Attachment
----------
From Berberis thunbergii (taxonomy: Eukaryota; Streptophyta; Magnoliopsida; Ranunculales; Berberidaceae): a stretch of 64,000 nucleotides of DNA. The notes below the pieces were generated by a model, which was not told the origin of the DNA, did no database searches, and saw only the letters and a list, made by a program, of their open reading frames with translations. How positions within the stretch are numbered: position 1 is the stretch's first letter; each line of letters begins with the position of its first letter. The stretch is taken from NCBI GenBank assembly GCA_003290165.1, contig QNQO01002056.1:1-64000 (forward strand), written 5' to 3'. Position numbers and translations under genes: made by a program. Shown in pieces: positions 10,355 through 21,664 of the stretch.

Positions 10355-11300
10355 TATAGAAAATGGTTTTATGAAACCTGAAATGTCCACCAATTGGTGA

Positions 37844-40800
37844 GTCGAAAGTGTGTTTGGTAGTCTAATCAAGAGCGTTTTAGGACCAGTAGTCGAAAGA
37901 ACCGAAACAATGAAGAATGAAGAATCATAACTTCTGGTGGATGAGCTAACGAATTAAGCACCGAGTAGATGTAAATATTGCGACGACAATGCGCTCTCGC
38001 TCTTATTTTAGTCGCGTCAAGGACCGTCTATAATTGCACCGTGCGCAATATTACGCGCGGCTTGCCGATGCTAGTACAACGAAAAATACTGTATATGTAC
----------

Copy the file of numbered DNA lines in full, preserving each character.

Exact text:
From Berberis thunbergii (taxonomy: Eukaryota; Streptophyta; Magnoliopsida; Ranunculales; Berberidaceae): a stretch of 64,000 nucleotides of DNA. The notes below the pieces were generated by a model, which was not told the origin of the DNA, did no database searches, and saw only the letters and a list, made by a program, of their open reading frames with translations. How positions within the stretch are numbered: position 1 is the stretch's first letter; each line of letters begins with the position of its first letter. The stretch is taken from NCBI GenBank assembly GCA_003290165.1, contig QNQO01002056.1:1-64000 (forward strand), written 5' to 3'. Position numbers and translations under genes: made by a program. Shown in pieces: positions 10,355 through 21,664 of the stretch.

Positions 10355-11300
10355 TATAGAAAATGGTTTTATGAAACCTGAAATGTCCACCAATTGGTGA

Positions 37844-40800
37844 GTCGAAAGTGTGTTTGGTAGTCTAATCAAGAGCGTTTTAGGACCAGTAGTCGAAAGA
37901 ACCGAAACAATGAAGAATGAAGAATCATAACTTCTGGTGGATGAGCTAACGAATTAAGCACCGAGTAGATGTAAATATTGCGACGACAATGCGCTCTCGC
38001 TCTTATTTTAGTCGCGTCAAGGACCGTCTATAATTGCACCGTGCGCAATATTACGCGCGGCTTGCCGATGCTAGTACAACGAAAAATACTGTATATGTAC